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I am trying to translate this sentence from a fantasy novel, but some of the grammar eludes me, and I am having trouble distinguishing between what is literal and metaphorical.

りょうりょうと風が吹き渡る夕暮れの野を、まるで火が走るように、赤い毛なみを光らせて、一匹の子狐が駆けていた。

Does the first part りょうりょうと風 mean "brightness and wind", or "a wind with (the quality of) brightness"? I am not quite in tune with this use of と.

Then, how does structure [Topic]をまるで[Subject]が[Verb]ように work? In this case, is it that the evening plains are like a fire acting in the manner of running?

Lastly, does 赤い毛なみを光らせて mean that the red wave of fur caused the brightness?

My translation was as follows...

The brightness and the wind blowing across the evening plains, is like like eloping flames, caused by the red wave of glittering fur from the galloping fox cub.

I feel that this is a highly nuanced sentence and I'd really appreciate it if somebody could elucidate it for me.

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This sentence is indeed literary, but grammatically it's very straightforward. The three phrases, "りょうりょうと風が吹き渡る夕暮れの野を", "まるで火が走るように" and "赤い毛並みを光らせて" independently modify the intransitive verb, 駆けていた, at the end of the sentence. The main subject of the sentence is 一匹の子狐.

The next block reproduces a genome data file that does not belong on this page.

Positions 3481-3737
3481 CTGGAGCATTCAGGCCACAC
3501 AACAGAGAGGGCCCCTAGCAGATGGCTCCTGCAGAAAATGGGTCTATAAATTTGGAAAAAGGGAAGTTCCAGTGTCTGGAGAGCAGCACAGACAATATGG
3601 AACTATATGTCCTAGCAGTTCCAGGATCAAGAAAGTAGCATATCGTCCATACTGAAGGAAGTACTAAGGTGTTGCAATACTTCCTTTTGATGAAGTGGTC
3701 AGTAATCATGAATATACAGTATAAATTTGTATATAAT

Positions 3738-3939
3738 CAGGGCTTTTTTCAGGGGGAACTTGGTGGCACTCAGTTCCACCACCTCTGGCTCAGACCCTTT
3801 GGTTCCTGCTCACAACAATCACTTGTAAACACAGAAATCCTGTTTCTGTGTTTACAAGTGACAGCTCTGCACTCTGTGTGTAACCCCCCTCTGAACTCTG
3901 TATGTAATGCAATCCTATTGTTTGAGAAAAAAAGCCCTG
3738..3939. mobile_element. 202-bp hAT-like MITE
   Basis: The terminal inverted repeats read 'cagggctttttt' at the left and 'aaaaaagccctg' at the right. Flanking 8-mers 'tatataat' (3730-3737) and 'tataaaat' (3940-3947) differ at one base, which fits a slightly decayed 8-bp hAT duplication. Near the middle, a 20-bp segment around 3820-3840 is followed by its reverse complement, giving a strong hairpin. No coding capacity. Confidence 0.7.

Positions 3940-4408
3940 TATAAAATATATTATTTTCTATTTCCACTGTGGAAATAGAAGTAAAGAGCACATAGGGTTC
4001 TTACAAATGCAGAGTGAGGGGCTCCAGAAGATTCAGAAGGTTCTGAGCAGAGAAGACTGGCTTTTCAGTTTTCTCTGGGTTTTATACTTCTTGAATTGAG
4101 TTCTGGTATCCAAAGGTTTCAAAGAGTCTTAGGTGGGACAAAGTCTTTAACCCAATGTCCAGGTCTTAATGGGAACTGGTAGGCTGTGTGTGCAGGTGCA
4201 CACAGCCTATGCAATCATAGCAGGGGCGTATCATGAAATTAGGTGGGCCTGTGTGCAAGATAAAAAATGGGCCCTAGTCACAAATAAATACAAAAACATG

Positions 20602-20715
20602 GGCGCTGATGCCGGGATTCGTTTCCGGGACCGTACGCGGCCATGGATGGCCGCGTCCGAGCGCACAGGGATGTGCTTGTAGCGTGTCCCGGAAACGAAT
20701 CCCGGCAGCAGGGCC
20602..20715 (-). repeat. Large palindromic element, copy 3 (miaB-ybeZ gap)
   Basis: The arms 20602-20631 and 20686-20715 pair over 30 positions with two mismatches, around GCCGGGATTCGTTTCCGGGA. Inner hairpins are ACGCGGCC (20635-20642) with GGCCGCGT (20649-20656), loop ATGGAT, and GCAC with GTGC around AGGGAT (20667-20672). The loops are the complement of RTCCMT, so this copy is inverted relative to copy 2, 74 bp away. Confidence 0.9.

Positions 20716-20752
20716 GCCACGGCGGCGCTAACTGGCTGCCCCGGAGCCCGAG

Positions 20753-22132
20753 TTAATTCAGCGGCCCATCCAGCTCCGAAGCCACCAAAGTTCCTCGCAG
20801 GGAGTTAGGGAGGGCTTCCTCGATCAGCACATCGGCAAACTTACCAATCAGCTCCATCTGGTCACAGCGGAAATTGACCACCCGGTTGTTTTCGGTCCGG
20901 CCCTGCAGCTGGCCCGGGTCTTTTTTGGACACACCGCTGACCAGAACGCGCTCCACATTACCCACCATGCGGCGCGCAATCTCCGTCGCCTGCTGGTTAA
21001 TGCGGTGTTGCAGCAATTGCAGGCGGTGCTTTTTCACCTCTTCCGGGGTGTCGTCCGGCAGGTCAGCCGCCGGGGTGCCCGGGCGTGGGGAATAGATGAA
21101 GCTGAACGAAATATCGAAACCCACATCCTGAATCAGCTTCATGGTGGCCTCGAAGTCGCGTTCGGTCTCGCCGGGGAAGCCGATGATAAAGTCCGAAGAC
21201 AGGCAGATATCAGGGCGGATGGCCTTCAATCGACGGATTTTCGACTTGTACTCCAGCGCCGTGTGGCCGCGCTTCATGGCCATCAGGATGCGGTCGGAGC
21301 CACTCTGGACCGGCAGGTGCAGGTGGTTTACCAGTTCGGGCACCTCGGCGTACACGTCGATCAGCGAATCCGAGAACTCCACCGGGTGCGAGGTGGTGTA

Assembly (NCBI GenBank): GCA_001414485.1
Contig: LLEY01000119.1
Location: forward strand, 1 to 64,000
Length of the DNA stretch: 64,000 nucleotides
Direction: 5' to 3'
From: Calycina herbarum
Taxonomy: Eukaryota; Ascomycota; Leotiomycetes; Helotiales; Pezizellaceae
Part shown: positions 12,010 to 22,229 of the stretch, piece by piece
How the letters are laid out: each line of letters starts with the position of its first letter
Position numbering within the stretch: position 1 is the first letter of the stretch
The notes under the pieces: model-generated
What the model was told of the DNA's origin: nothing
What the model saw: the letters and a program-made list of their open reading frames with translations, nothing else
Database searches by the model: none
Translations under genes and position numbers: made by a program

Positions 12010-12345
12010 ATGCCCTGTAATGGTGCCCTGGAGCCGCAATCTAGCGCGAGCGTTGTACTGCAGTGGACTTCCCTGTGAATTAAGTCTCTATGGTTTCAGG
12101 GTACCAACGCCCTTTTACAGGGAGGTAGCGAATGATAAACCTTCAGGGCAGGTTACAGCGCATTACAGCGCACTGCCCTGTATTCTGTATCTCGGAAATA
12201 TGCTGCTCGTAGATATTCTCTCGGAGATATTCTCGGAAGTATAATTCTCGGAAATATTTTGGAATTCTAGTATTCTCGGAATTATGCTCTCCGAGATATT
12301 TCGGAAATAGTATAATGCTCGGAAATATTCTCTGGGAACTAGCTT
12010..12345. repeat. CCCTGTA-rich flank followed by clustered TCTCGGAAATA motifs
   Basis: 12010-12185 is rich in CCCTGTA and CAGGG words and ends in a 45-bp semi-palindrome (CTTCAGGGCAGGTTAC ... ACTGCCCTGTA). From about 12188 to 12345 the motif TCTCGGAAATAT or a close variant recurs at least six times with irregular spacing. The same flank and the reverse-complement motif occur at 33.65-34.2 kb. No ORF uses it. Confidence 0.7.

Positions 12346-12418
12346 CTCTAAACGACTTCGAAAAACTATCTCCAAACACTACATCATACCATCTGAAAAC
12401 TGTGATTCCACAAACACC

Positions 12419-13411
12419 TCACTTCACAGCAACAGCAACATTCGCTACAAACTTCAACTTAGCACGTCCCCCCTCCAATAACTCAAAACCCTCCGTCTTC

• I feel りょうりょう here is not 喨々 but 寥々, a rare na-adjective which means "forlorn/desolate". と turns a na-adjective into an adverb (i.e., desolately) that modifies 吹き渡る. (I don't know if you can say "wind blows desolately" in English, though)
  • を in りょうりょうと風が吹き渡る夕暮れの野 marks the location where the main action of the sentence, 駆ける, takes place. See: Making sense of transitive usage of 行く and 来る - 「を行く」 and 「を来る」
  • まるで火が走るように here means the child fox (not the evening planes) was like fire.
  • 赤い毛なみを光らせて literally means "(while) making its red fur shine".
  • 「りょうりょう」はこれかもしれません。「風の吹くさま」ってひどい定義ですが、「ぴゅうぴゅう」みたいな擬音語でしょうか。 – naruto Sep 27 '16 at 7:52
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    そんな言葉あったの知らなかった。寂寥感の「りょう」か何かだと思った。 – user4092 Sep 27 '16 at 11:33
  • @user4092 僕も「寥々」しか出てこなかったのですが、調べると「喨々」やら「猟々」やらが出てきてびっくりしました。 – naruto Sep 27 '16 at 15:19

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